As the Patriot Way with McDaniels, Belichick, and Garoppolo fades, we understand that it was always The Brady Way.

We witnessed the NFL's answer to the Soviet Union collapse into an unavoidable end in a 24-hour period between Sunday and Monday.

On an Instagram Live session in Las Vegas, Raiders players were smoking cigars and celebrating a 30-6 win over the New York Giants,

jovially puffing smoke into a camera lens, as if the Berlin Wall had just collapsed straight over sacked head coach Josh McDaniels.

Across the country, the New England Patriots had already lost at home to the Washington Commanders earlier in the day,

and head coach Bill Belichick was getting ready for a Monday press conference that would be dominated by questions about his job security. 

Belichick would keep a stiff chin and general contempt for it all, but the conversations had the feel of a once-powerful tyrant who may be ousted at any time.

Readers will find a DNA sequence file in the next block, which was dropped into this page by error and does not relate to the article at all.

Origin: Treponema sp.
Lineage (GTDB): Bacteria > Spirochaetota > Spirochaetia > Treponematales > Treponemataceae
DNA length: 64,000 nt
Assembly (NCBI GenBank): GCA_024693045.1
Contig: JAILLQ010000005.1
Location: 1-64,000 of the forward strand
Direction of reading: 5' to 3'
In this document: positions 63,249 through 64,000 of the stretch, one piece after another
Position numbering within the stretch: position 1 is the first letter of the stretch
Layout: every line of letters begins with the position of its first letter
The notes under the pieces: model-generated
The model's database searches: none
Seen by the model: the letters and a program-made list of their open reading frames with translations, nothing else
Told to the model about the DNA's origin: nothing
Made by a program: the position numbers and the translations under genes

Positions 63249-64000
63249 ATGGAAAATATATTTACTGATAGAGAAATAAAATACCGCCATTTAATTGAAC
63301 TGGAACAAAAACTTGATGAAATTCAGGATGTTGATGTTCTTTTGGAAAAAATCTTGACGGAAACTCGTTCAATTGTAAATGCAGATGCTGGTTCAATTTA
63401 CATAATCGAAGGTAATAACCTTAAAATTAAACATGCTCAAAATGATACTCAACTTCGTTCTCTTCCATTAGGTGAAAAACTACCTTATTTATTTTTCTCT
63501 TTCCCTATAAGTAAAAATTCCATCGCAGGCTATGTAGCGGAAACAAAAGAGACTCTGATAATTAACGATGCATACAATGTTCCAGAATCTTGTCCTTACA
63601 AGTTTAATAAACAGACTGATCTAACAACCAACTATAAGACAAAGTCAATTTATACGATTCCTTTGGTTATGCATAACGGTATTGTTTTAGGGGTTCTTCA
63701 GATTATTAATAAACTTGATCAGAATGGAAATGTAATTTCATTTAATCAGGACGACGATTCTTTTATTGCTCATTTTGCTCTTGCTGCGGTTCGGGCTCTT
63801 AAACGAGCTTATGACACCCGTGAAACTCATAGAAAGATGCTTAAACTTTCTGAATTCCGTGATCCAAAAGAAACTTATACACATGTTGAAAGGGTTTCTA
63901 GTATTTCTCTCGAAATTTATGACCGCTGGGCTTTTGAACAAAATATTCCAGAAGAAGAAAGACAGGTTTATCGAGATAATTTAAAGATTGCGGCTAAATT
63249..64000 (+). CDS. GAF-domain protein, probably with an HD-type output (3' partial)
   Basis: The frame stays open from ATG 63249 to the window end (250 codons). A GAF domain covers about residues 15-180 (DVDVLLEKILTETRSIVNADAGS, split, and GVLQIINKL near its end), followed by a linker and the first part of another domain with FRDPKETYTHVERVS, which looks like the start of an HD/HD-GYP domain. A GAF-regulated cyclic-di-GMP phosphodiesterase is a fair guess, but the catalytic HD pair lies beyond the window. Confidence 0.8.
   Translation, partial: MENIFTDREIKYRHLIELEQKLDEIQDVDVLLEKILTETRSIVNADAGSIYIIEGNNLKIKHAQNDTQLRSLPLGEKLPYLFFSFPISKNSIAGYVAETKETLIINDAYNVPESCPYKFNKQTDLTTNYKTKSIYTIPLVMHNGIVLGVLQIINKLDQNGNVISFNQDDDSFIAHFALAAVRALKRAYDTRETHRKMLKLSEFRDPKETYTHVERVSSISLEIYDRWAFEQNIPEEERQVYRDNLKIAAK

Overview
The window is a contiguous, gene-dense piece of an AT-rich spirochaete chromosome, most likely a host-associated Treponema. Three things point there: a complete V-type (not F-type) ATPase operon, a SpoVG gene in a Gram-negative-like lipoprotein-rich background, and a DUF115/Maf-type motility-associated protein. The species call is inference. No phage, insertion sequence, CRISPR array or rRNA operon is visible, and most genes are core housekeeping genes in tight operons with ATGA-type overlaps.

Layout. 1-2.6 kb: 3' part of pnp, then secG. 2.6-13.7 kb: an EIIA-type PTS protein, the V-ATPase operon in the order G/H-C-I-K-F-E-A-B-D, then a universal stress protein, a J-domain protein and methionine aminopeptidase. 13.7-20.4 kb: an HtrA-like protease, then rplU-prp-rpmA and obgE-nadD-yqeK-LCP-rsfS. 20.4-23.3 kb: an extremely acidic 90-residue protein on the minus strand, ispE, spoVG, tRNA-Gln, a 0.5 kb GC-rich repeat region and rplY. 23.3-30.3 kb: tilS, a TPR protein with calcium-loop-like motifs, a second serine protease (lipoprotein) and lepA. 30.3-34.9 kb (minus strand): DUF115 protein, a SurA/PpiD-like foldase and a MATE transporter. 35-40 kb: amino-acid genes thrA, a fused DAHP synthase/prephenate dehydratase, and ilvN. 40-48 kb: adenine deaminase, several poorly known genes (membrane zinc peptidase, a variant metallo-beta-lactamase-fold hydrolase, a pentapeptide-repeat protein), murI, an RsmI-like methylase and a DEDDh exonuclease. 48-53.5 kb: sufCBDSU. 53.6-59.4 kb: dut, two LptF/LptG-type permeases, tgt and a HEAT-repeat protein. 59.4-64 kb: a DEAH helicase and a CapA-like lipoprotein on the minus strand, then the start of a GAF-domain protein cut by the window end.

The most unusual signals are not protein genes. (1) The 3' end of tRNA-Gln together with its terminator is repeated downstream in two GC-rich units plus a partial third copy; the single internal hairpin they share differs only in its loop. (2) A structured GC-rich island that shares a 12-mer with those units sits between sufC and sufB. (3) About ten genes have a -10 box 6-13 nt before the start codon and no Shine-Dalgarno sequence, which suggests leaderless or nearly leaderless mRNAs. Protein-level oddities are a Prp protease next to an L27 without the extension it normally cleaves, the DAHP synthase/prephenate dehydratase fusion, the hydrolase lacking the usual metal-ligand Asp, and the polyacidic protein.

And somewhere between these two coaches, benched Raiders quarterback Jimmy Garoppolo glided softly beneath it all, signifying one final mothballed relic of a vanishing New England mentality.

This felt like the end of The Patriot Way, the best and most poorly imitated corporate doctrine in NFL history, which was now simply rusty paint.

We periodically wondered what the downfall of a joyless but extraordinarily successful philosophy might look like throughout the six titles and decades of domination. 

Now we know: It would come with one more franchisee failing; the quarterback who never replicated Tom Brady's magic surrendering; 

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